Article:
“Rohn Stark” sounds like a character from Game of Thrones. A lesser cousin in the House of Stark, perhaps Rohn was Snowman Curator before the fall of Winterfell. He probably told cousin Ned not to worry, because HBO would be crazy to kill Sean Bean in the first season!
In reality, Rohn (rhymes with “Cone”) Stark hails not from Winterfell, but Minnesota (close enough, right?). His enemies aren’t Lannisters, but free-rushing defensive ends. Rohn Stark is the punter for Tecmo Super Bowl‘s Indianapolis Colts, subject of this edition of Good Player, Bad Team.
Tecmo Bowl teams don’t get much worse than lowly Indianapolis. The Tecmo era saw a Westeros-style winter freeze the team’s win column. Colts’ brass bet the farm on QB Jeff George in the 1990 draft, trading LT Chris Hinton and “Good Player, Bad Team,” Andre Rison to get George with the #1 overall selection.
Not even Victoria’s Secret has enough cuppage to hold the bust that was Jeff George. George threw more INTs than TDs in Indy. After four years, the Colts shouted their safe word and traded George back to Atlanta for a song. Indy wouldn’t crawl out of their Westeros winter until 1998, when a melon-headed squire from House Manning rolled into town.
The “Too Long; Didn’t Read” version is this: Tecmo Indy is so bad, their best player is a friggin’ punter.
Sure, RB Albert Bentley isn’t bad. He’s got serviceable speed and very good hands catching passes out of the backfield. Bentley, however, only looks good on Indy. His stats compare to guys like Rams RB4 Buford McGee and SF RB3 Dexter Carter. Bentley is Herschel Walker without the hitting power. Put him on any other team and his skill set becomes much less impressive.
So we’re going to talk about a punter. Indianapolis, this is what you’ve reduced me to.
Every Tecmo Super Bowl punter scores 25, 56, 44, 31 in their first four categories. Only Kicking Ability and Avoid Kick Block vary. And between those two, Kicking Ability is the real difference-maker. As most punters had either 1 or 0 kicks blocked in 1990, AKB serves mostly as a function of how good or bad the punter’s team is. Both Rohn Stark and DEN punter Mike Horan had one kick blocked in 1990, yet Horan gets a higher AKB rating due to Denver being better than Indy.
So if we’re talking Tecmo punters, we’re talking Kicking Ability. Show me dem legs!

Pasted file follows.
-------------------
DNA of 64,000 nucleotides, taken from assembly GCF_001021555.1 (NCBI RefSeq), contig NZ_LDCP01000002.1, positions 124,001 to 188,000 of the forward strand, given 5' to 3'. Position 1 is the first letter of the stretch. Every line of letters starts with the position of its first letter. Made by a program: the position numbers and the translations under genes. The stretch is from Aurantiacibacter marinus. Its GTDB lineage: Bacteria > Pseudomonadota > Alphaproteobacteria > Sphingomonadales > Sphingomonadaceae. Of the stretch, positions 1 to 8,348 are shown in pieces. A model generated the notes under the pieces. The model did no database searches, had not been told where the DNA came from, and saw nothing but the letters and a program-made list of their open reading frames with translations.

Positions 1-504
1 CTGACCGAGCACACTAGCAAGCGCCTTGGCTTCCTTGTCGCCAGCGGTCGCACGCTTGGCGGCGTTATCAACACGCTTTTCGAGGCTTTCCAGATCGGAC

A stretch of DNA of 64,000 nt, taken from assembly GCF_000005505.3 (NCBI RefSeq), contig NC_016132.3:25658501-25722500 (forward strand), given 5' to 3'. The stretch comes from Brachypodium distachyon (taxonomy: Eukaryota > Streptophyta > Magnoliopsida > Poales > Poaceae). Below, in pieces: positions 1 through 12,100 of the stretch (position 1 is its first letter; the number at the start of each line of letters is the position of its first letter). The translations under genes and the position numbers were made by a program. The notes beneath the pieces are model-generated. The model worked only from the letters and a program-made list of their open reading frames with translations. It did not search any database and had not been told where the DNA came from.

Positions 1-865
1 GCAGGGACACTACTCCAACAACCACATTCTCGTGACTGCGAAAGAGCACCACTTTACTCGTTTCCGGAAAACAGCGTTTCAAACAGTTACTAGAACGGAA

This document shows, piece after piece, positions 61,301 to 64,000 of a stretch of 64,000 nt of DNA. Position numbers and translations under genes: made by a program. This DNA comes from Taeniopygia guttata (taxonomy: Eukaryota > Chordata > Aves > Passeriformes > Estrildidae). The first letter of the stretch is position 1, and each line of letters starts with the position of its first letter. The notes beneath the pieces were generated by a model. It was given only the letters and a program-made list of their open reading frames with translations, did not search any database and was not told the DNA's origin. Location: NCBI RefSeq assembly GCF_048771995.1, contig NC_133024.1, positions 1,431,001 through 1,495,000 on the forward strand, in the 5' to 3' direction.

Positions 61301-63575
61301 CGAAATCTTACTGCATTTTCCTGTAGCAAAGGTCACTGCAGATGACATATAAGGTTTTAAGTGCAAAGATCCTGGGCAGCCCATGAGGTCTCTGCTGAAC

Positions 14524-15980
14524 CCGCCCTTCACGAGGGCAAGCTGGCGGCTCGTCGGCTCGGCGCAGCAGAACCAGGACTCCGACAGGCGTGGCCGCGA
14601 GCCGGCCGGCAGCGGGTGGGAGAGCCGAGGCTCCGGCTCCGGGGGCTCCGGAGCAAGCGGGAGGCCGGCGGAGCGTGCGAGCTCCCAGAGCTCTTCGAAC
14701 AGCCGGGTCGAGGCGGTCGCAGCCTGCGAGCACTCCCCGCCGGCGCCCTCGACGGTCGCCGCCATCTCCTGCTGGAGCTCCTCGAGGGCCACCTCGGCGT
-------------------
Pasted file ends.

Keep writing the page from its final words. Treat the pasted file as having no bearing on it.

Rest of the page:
As the above .gif shows, Stark’s 75 KA gives Stark leg for days. Construction workers see those legs and whistle. The mere mention of Rohn Stark’s leg turns Milan runway models green with envy. With a fully juiced kick meter, Stark can punt the football from one 5-yard line to the other. Lucky for Stark, TSB lacks PED testing. Otherwise, with 90 yard punts, Stark would spend all his free time peeing into cups.
Rohn Stark is an example of Tecmo programmers getting the stats right. The Baltimore Colts selected Rohn Stark with the 34th overall pick in the 1982 NFL draft. Yes you read that right, 34th overall. You could argue that picking punters in the second round is why Winterfell came to Baltimore/Indy, but Stark spent the next 13 years kicking the ever-loving crap out of footballs.
Rohn Stark made 4 Pro-Bowl teams and earned 1st Team All Pro honors in 1983. In that final year before Mayflower vans moved Baltimore to Indy, Stark led the NFL with 4,124 yards punting. He led the league in yards per punt 3 separate times. Even in the final year of his career, at 38 years old and playing for a cruddy Seattle team, Rohn Stark still managed 40+ yards a punt.
If anything, Tecmo slightly underestimates Rohn Stark’s punting. His career average 43.4 yards per punt is best among Tecmo punters, just above Reggie Roby and Sean Landetta. And the only reason Eagles punter Jeff “Ironman” Feagles and Landetta have more career punting yards is because they enjoyed freakishly long NFL careers.
Rohn Stark may be the best punter of his era, period.
Rohn also holds the unique distinction of being the last member of the Baltimore Colts to retire (1997) and the only NFL player to play for the Baltimore Colts and later against the Baltimore Ravens.
Rohn Stark’s punting is one of Tecmo Indy’s few saving graces. With Jeff George chucking dead ducks and no defense to speak of, the Colts’ only hope is to pin opposing offenses to their own goal lines. Maybe you pick the right play and get a cheap safety. Maybe Colts’ CB Eugene Daniel snags an Interception at the 20. Maybe Anna Kendrick will start returning my calls. Probably not, but maybe.
Even if you don’t manage many scores with the Tecmo Colts, at least you have Rohn Stark’s boomin’ leg (and dreamy smile) to help even the field.
 I realize this is a minor spoiler, but c’mon…GoT Season 1 aired four years ago. Also, Snape kills Dumbledore, Boo Radley kills Mr. Ewell and Bruce Willis was dead the whole time.
 Interestingly, Indy received an additional conditional draft pick from Atlanta by virtue of George starting and Atlanta winning 7 games. That pick turned out to be Marvin Harrison, so the George trade sort-of worked out in the end (sort-of).
 Of course, the best runner on Indy’s 1990-91 roster was Eric Dickerson, but an ongoing lawsuit against Tecmo kept him out of Tecmo Super Bowl. MUCH more on that later.
 Many TSB stats seem to line up with outcomes from the 1989 season, but Avoid Kick Block seems pulled from 1990. Bryan Wagner had 4 punts blocked in ‘90, and therefore gets Tecmo’s lowest AKB rating of 19.
 The only punter ever selected higher is Raiders Hall of Famer Ray Guy, taken 23rd overall in 1973.
 For all the Colts fans angry at the mention of Mayflower Moving and Indy’s decade of crapulence, just give yourself a hug and repeat after me, “Andrew Luck. Andrew Luck. Andrew Luck…”